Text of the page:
December 7, 2017  |  General

Long-read Koala Assembly Provides Insight into Ongoing Retroviral Invasion

What can one koala tell us about an endemic that threatens the survival of its species? A great deal, it turns out.
KoalaWhile doing a deep dive into the genome of a wild female koala, a team of Australian scientists led by Matthew Hobbs and Andrew King of the Australian Museum Research Institute were able to unravel some of the complexity of the species-specific gammaretrovirus KoRV.
The results, published recently in Nature, paint a picture of a rapidly evolving and diversifying virus, with implications for the long-term survival of the koala, as well as our understanding of retroviral-host species interactions.
The study allowed the researchers to see interspecies transmission, multimerization of  sequences in the long terminal repeats, and recombination between different retroviruses, processes which have been reported for other retroviruses but occurred millions of years ago, rather than in very recent times, as for the koala.
KoRV is a retrovirus closely related to gibbon ape leukemia virus, and is thought to be the result of an interspecies transmission. Implicated in the pathogenesis of two major koala diseases, hematopoietic neoplasia and the endemic chlamydiosis, it is considered to be a significant threat to the survival of the species.
Several KoRV subtypes have been proposed. Presumed to be the original transmitted strain, KoRV-A is endogenous and widespread in northern Australian koalas, which are thought to be 100 percent infected. KoRV-B is a more recent, more virulent subtype believed to be the result of recombination. Additional variants — KoRV-C, D, E, F, G, H and I — have also recently been identified, but it has been difficult to examine the population of KoRV and KoRV-like insertions in any koala genome.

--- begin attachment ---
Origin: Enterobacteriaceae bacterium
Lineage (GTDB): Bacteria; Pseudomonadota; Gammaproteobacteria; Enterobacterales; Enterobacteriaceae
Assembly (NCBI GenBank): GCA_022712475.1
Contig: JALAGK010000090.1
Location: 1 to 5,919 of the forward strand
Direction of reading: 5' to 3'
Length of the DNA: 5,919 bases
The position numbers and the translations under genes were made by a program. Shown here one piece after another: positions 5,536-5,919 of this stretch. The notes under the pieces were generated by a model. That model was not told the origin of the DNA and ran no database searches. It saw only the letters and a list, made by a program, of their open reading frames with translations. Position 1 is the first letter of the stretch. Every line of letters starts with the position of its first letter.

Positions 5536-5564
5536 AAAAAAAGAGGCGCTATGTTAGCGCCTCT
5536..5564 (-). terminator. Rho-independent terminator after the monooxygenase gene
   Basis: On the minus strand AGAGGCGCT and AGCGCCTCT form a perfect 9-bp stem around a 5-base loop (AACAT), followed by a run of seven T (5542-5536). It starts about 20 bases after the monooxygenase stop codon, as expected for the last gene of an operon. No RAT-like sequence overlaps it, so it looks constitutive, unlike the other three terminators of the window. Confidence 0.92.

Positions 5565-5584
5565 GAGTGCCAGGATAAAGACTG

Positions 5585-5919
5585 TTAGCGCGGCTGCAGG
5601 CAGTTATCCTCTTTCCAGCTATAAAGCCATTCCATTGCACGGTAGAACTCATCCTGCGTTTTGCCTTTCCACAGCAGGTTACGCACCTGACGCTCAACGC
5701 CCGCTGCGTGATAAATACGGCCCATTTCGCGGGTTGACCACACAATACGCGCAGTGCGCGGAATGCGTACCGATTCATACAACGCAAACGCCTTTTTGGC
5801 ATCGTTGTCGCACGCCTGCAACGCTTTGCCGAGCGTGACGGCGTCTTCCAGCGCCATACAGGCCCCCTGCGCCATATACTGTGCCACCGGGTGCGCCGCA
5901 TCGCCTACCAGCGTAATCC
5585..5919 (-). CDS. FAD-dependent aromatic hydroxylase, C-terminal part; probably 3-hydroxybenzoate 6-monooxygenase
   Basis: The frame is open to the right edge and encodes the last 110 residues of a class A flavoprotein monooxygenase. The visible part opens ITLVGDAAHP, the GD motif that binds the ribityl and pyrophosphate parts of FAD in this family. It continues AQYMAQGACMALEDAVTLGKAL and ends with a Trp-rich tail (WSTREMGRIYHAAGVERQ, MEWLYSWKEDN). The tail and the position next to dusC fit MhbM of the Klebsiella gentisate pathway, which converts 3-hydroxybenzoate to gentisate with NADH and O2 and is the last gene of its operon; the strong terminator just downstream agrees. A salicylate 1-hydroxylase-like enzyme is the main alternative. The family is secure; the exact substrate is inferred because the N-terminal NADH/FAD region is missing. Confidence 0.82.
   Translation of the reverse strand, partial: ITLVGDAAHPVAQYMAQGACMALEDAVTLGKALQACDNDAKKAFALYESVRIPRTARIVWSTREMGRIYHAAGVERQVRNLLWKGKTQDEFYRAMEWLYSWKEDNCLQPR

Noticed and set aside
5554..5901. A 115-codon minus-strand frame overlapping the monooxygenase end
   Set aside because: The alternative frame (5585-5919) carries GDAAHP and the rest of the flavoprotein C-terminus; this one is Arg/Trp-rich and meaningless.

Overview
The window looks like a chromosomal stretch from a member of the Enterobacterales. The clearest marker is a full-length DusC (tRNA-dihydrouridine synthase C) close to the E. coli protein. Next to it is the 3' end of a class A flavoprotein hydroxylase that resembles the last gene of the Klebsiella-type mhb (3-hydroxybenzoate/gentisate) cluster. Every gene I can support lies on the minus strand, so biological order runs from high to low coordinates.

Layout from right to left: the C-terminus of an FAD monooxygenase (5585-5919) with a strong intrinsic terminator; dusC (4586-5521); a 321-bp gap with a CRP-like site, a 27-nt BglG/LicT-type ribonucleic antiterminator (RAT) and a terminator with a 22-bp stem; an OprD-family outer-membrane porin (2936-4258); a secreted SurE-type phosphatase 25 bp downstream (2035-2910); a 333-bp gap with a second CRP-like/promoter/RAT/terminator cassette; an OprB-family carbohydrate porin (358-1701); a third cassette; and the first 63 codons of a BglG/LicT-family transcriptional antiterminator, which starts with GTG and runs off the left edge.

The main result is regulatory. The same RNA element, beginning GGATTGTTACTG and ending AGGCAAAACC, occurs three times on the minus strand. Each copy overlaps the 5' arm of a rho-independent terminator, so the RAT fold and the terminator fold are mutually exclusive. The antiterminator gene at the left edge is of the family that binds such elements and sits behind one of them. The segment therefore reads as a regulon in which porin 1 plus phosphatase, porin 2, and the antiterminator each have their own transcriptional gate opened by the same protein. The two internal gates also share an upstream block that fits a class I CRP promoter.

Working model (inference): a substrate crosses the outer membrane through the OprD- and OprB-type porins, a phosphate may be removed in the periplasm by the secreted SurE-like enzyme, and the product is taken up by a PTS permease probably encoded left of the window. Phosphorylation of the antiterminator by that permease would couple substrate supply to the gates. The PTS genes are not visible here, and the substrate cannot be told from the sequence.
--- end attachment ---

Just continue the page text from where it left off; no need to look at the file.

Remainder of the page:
PacBio long-read sequencing technology finally made it possible. DNA from the koala’s spleen was sequenced to give an estimated overall coverage of 57.3-fold based on a genome size of 3.5 Gb.  The authors used SMRT Sequencing due to its capacity to generate sequences of up to ~70 kb that carry full-length (8.4 kb) KoRV insertions and substantial flanking koala genome sequence. This provided a considerable advantage over short reads, which could not resolve the different KoRV insertion sites or types.
“Obtaining sequence data from elements (such as retroviruses) that are repeated throughout the genome cannot be done with short read sequencing technology, which is why we used long read PacBio sequencing in our study,” the authors add.
The team reported putative somatic integrations of five distinct forms of KoRV (KoRV-A, KoRV-B, KoRV-D, KoRV-E), as well as germline evidence of KoRV-A. They also found an endogenous recombinant element (recKoRV) in which most of the KoRV protein-coding region was replaced with an ancient, endogenous retroelement.
“This diverse pool of viral variants in the same animal highlights the range of strategies being used by this retrovirus as it invades, or comes to equilibrium with its new host,” the authors add.
“As KoRV-A, B and potentially other more pathogenic KoRV types sweep through koala populations, we might expect to see worsening effects of chlamydial disease. This highlights the importance of understanding the complex mix of KoRV types present in an individual animal.”
Read the full report and learn more about the project in this video presentation from a PAG 2017 Workshop by Rebecca Johnson, a co-author on the paper and the Director of the Australian Museum Research Institute. Johnson will also be presenting her work at the Advances in Genome Biology and Technology meeting in February 2018.

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